The exhibit begins and ends with Fats Domino. He was a beloved figure and icon of the city, especially the Lower Ninth Ward. Even after losing all he owned, he performed many concerts to raise money for other people who lost everything.
The tour continues up the stairs to the second level where lively and colorful exhibits celebrate the outlandish festival of Mardis Gras.
It’s quite a contrast to the downstairs.
Every room is filled with costumes and displays. They loosely trace the historic origins of Mardis Gras, while also showcasing various groups and participants.
It’s a feast for the senses!
I’ll let the pictures tell the story.
There is so much to see in this one museum alone, that it could easily take all day.
But…we have more places to go…
Our next destination is on the other side of the French Quarter.
Can’t go under it, can’t go over it, can’t go around it, guess we’ll have to go through it!
The details are as unique and beautiful as the big picture.
We made a quick stop to eat a greasy piece of pizza at one of the many bars on Bourbon Street, then it was on to the next National Park.
Jean Lafitte National Park has six sites in south Louisiana. Today, we have just enough time for Jean Lafitte Headquarters and Visitor Center in the French Quarter. Directly off Decatur Street, in view of the Mississippi River, the visitor center is accessed through a brick tunnel.
Signs along the tunnel walls describe the plan for the new city of New Orleans.
Other signs explain the architectural details which make the city so recognizable and unique.
Inside the visitor center, informational displays tell the stories of the peoples and cultures of historic New Orleans. Not much in the way of artifacts, just a few audio and visual exhibits.
Before we move on, our daughter requested that we eat Beignets at Cafe Dumonde in honor of her. It’s tough but someone has to do it!
We decide to eat them while sitting on the river steps and watching the boats go by.
The sights as we walk back to the car…
Our next destination takes us through the newer part of town.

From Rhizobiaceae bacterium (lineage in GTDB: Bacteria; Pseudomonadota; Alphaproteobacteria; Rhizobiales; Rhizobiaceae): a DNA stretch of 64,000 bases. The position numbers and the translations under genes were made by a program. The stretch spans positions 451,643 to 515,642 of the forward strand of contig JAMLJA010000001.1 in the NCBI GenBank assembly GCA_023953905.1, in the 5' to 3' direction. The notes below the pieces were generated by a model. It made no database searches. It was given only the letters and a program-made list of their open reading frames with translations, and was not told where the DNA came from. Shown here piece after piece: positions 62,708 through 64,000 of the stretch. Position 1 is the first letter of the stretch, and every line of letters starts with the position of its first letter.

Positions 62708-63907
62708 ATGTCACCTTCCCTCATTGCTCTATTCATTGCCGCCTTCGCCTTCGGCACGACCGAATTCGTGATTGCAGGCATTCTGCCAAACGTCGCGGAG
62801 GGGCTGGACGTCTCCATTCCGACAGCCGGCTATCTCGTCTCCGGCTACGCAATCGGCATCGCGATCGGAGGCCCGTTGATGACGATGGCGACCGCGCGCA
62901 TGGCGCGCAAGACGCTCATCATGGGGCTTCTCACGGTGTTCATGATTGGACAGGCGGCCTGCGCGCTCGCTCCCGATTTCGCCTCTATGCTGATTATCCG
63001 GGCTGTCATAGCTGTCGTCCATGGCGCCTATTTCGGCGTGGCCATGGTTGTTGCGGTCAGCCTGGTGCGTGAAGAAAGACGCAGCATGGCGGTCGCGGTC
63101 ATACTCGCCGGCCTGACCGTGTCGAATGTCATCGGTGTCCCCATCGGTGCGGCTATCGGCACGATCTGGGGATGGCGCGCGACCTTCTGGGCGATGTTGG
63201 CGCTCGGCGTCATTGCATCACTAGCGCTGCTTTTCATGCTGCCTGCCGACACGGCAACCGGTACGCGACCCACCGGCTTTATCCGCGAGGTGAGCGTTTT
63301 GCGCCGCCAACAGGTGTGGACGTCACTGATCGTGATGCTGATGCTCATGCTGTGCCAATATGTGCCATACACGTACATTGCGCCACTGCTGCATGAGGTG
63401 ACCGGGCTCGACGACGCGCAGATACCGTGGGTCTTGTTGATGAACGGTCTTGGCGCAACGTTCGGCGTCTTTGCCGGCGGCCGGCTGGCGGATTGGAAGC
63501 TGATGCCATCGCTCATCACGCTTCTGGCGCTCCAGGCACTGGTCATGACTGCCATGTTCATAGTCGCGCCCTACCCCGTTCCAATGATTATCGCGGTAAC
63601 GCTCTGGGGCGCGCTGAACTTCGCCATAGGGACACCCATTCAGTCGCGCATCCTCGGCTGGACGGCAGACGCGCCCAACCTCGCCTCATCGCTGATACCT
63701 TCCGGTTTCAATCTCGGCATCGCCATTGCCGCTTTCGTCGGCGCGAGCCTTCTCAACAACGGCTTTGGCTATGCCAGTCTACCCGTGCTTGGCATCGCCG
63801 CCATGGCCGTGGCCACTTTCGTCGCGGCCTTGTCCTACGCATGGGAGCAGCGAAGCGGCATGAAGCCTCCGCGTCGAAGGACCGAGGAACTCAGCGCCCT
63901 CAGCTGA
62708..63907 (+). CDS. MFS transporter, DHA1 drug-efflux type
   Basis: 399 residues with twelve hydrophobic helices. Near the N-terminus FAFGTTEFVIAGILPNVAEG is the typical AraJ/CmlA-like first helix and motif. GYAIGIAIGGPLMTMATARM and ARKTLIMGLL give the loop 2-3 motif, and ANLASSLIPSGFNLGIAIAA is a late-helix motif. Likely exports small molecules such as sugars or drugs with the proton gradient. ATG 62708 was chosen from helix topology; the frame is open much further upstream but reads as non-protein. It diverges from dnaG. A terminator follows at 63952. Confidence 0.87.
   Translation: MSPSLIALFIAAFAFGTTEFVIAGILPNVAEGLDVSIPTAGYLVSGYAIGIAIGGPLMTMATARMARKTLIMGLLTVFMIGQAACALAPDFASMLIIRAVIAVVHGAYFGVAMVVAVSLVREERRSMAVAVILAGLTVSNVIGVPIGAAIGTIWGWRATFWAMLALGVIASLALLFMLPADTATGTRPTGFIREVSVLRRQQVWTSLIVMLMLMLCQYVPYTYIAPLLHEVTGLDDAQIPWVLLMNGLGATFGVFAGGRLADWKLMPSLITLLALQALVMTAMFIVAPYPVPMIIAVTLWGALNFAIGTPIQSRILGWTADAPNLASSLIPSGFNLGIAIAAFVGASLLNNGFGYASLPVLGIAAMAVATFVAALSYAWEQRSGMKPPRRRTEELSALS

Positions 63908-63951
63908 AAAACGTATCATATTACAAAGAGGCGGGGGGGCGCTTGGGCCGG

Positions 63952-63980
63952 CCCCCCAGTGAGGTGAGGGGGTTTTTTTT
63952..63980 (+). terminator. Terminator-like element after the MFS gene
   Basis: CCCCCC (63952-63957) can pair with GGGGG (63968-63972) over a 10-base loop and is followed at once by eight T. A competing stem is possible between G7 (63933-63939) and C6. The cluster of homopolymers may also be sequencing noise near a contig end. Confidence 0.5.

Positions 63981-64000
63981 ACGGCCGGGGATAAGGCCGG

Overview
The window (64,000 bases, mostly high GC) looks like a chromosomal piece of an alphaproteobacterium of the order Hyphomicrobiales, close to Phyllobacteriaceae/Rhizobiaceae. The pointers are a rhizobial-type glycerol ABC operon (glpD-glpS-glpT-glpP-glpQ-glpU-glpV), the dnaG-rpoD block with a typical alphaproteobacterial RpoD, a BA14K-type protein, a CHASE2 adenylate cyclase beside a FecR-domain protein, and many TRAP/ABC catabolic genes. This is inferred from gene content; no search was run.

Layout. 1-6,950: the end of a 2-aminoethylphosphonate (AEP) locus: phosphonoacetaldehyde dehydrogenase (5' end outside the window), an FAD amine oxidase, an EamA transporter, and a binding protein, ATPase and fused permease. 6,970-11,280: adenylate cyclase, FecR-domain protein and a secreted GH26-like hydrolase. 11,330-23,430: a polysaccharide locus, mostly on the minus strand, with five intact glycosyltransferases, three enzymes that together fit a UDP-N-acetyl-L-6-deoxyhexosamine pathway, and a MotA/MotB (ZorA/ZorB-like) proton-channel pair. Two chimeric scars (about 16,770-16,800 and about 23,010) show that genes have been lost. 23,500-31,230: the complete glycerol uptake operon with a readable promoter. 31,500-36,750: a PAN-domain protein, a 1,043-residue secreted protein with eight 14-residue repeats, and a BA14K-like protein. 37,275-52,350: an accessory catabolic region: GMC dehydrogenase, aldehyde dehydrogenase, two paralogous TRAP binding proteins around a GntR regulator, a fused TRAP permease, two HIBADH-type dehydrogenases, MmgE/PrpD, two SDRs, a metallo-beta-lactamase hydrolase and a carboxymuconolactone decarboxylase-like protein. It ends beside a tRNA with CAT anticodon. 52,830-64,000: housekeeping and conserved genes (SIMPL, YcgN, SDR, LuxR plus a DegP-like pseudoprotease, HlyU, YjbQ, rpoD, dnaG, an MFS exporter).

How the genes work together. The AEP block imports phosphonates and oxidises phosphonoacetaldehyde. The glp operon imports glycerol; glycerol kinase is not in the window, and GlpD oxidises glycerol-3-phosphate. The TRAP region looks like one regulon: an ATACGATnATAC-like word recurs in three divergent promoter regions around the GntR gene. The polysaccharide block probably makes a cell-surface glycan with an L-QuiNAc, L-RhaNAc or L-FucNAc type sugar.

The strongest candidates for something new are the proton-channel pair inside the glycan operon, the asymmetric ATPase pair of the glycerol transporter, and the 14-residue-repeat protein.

And up into the cities of the dead…
We are here to pay our respects at the Hurricane Katrina Memorial
The park is designed as a place of quiet reflection but we found that the residents use it for playing and dog walking. Life goes on.
Across the street is the Odd Fellows cemetery. It’s very old and cramped but strangely beautiful.
On the way out of town, we passed by the old Lindy Boggs Medical Center (Mercy Hospital). This is the site where 45 people lost their lives. The remaining patients were trapped without life support and medicines. Only three medical professionals stayed to care for them.
The medical professionals who stayed behind, performed life saving measures day after day, against insurmountable odds. The worked under brutal conditions to save as many people as they could. They are the true heroes.
There is talk of turning the hospital into assisted living apartments for the elderly. In 2017 the building was being cleared of asbestos but it’s unknown what the current plans are.
It’s time for us to take our leave of New Orleans and Louisiana.
In the end, it’s clear to me that parts of New Orleans may never be the same. The amount of damage sustained is immense. The rebuilding is slow, even thirteen years later but the tourist spots are up and running. The French Quarter is still as popular and crowded as ever.
The spirit of the people is strong.
The city lives on.